• Make sure security solutions are up-to-date and all the technologies recommended by the security solution vendor to protect from targeted attacks are enabled.
  • Provide dedicated training and support for employees as well as partners and suppliers with access to your network.
  • Use ICS network traffic monitoring, analysis and detection solutions for better protection from attacks potentially threatening technological process and main enterprise assets.

 

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TÜV SÜD Rallies For Smart Manufacturing In Singapore

TÜV SÜD Rallies For Smart Manufacturing In Singapore

MUNICH/SINGAPORE: Global figures show that Industry 4.0 has the potential to increase annual revenues by up to US$1.5 trillion in value to the global economy by 2022 and enable a seven fold increase in overall productivity. Meanwhile, in January 2018, the World Economic Forum identified Singapore as one of the countries best positioned to benefit from advancements in manufacturing and smart factories.

Speaking at the inaugural Industrial Transformation Asia-Pacific (ITAP) conference which is a Hannover Messe event taking place in Singapore this week, Dr. Andreas Hauser, Director, Digital Service Centre of Excellence, TÜV SÜD said: “With the right approach, the positive impact of Industry 4.0 could be tremendous, particularly in markets like Singapore, where manufacturing accounts for a fifth of GDP and 400,000 jobs. However, many companies we spoke to find it hard to formulate an Industry 4.0 roadmap which is customised according to their strengths and challenges. They are often overwhelmed by the multitude of technologies in the market and how they can be integrated seamlessly into their infrastructure.” In response to this need, the TÜV SÜD Digital Service Centre of Excellence in Singapore has launched a next-generation Industry 4.0 services portfolio to initiate, scale and sustain manufacturers’ transformation journeys effectively.

This transformation journey comprises three steps and starts with “Initiation”, in which TÜV SÜD assesses the readiness of production facilities to transform using best practice frameworks and tools. A key element is the Smart Industry Readiness Index (“Index”) which was launched by the Singapore Economic Development Board in partnership with TÜV SÜD last year. The “Index” provides companies with a structured and comprehensive approach towards understanding the current state of their manufacturing facilities and assesses their readiness for transformation in the context of Industry 4.0. To date, TÜV SÜD has completed more than 150 assessments with MNCs and SMEs across all industries.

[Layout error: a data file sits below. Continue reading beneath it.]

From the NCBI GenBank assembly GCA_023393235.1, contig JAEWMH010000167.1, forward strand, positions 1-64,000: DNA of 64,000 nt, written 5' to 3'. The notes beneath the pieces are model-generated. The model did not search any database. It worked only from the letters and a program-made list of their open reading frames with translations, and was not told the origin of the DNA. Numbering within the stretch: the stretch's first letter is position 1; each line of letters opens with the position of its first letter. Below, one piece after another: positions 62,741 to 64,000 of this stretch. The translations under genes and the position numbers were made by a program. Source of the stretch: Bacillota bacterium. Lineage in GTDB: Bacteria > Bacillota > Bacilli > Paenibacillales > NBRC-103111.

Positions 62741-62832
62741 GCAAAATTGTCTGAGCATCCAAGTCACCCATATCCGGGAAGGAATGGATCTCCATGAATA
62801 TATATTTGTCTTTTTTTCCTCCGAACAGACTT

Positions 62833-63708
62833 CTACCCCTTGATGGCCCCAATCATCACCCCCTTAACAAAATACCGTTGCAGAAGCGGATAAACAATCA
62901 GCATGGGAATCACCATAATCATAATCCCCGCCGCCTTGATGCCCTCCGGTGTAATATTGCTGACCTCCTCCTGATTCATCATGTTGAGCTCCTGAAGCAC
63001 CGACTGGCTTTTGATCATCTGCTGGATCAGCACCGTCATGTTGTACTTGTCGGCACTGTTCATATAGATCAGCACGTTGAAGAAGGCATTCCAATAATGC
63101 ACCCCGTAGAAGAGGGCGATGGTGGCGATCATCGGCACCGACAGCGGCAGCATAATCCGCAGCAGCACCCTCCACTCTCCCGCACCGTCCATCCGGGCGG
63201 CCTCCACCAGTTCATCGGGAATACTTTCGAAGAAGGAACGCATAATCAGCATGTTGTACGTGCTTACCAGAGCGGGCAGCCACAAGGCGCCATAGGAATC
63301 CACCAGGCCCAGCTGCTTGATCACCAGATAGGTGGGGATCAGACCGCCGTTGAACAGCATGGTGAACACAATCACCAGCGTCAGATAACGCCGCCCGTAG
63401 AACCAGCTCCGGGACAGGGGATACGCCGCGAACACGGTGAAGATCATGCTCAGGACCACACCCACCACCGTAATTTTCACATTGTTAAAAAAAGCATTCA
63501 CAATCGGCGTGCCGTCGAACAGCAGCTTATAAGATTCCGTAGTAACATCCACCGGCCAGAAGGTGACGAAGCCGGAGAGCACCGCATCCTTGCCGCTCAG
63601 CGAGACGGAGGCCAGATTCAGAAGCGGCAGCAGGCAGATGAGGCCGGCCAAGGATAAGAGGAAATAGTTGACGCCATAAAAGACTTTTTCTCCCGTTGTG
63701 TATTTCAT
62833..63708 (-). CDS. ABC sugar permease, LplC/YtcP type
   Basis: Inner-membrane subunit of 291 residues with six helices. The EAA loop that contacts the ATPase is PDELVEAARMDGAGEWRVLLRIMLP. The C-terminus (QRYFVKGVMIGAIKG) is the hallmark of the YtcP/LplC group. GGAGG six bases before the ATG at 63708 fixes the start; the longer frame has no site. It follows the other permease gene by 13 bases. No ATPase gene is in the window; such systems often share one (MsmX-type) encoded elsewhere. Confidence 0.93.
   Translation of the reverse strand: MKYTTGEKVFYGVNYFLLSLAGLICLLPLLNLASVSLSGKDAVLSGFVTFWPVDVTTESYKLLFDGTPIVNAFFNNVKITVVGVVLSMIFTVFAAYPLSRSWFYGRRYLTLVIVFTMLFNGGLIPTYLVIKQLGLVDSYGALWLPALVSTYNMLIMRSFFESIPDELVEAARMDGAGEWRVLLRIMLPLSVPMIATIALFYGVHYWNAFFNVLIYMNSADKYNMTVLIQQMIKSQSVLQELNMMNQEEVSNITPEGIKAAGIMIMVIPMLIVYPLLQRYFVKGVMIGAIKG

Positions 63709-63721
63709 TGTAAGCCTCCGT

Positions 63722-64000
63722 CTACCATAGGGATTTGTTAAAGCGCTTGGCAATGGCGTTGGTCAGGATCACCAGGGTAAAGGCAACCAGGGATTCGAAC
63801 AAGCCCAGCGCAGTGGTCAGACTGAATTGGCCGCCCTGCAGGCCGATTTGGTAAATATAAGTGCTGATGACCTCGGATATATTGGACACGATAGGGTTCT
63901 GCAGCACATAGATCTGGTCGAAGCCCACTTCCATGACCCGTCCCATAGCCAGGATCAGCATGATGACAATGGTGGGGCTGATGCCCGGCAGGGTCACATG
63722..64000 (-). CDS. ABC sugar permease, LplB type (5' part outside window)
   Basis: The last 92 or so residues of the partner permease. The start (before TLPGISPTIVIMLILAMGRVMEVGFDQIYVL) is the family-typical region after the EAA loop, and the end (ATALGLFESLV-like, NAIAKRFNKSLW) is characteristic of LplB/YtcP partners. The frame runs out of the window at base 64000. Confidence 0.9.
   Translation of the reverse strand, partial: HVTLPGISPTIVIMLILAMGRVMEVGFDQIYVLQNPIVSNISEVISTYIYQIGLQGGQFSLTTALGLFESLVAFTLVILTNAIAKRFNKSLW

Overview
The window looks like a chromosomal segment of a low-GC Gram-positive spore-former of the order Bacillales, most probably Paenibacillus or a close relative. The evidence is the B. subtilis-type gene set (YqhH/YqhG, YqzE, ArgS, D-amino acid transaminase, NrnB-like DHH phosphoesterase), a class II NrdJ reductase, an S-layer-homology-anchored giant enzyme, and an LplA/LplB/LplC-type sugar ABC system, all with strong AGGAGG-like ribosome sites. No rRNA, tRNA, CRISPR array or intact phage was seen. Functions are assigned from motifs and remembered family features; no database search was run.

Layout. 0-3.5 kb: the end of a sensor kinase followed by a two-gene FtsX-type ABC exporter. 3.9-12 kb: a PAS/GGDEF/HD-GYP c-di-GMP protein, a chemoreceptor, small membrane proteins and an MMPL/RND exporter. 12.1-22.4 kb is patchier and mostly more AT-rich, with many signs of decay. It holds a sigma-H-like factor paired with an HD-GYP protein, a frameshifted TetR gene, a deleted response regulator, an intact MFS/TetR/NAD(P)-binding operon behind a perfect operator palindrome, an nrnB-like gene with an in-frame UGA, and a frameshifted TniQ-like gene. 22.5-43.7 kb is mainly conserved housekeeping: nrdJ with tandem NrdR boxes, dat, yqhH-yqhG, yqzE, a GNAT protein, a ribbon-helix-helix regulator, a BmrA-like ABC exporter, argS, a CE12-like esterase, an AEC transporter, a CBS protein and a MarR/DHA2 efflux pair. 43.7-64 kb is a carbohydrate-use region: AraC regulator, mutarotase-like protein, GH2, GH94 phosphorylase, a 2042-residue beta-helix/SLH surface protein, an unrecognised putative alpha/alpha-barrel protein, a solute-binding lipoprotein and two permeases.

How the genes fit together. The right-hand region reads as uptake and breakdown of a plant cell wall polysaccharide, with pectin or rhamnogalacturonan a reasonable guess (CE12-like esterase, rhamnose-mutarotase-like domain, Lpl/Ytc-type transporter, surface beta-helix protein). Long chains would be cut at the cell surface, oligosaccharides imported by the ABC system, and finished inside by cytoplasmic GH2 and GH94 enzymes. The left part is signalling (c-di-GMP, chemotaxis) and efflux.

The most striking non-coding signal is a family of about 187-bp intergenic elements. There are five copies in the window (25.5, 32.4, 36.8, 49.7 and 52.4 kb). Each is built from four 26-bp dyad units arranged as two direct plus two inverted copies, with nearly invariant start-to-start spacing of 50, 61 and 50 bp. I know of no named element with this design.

After the initial assessment, TÜV SÜD partners with clients throughout their transformation, offering advice and guidance on how to fill specific gaps, Industry 4.0 roadmaps and business cases for technology implementation, as well as the relevant technical solutions to ensure safe and secure operations. One essential aspect for smart manufacturing is cyber security. Here, TÜV SÜD has set up a “Singapore Sealed Cloud” solution, powered by patented technology that ensures the highest levels of security and the uninterrupted operations of connected systems.

Unveiling the “Gateway to Industry 4.0”, a curated and immersive gallery powered by TÜV SÜD on the evolution and future of Industry 4.0 for ITAP attendees, he added: “As a global organisation furthering its roots in Singapore, we have always found the nation to be open to new ideas and experimentation, making it the perfect place to testbed solutions and industry frameworks. We look forward to partnering with our customers throughout their transformation journeys with our Industry 4.0 portfolio.” Through the Gateway, delegates can participate in a free self-assessment to evaluate their Industry 4.0 readiness and book an optional ten minute consultation with a TÜV SÜD expert to interpret the results.